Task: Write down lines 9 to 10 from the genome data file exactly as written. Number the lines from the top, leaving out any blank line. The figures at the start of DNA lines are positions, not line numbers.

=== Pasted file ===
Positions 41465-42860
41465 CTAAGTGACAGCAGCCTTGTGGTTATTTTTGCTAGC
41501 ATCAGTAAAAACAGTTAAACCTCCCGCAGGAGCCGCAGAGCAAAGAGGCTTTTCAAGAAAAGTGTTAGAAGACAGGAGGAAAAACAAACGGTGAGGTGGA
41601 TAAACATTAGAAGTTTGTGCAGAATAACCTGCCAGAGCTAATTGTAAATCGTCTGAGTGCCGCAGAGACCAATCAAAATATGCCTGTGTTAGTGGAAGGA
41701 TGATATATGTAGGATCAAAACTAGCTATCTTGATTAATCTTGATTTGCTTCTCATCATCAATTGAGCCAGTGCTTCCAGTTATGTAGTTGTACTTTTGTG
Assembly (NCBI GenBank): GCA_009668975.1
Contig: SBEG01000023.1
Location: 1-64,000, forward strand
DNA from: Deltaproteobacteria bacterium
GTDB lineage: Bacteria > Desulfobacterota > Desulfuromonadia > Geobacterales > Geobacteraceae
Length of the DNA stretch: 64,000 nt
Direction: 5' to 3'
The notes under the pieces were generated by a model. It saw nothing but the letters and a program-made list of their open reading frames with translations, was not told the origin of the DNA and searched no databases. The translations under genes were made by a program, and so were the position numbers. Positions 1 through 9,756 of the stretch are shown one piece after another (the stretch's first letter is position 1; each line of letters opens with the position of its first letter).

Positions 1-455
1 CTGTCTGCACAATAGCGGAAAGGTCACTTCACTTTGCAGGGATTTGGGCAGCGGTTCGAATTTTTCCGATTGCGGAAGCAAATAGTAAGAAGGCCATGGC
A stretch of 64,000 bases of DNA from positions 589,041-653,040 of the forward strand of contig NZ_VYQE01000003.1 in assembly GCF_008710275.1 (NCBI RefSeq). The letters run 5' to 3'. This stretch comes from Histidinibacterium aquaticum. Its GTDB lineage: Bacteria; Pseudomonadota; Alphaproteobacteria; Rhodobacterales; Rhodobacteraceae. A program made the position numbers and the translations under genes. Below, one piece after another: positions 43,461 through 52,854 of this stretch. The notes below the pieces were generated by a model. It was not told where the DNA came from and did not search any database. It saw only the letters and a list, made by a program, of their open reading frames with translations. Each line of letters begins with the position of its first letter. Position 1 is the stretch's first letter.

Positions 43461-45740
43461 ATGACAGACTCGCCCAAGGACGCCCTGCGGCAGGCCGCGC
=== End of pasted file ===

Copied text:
DNA from: Deltaproteobacteria bacterium
GTDB lineage: Bacteria > Desulfobacterota > Desulfuromonadia > Geobacterales > Geobacteraceae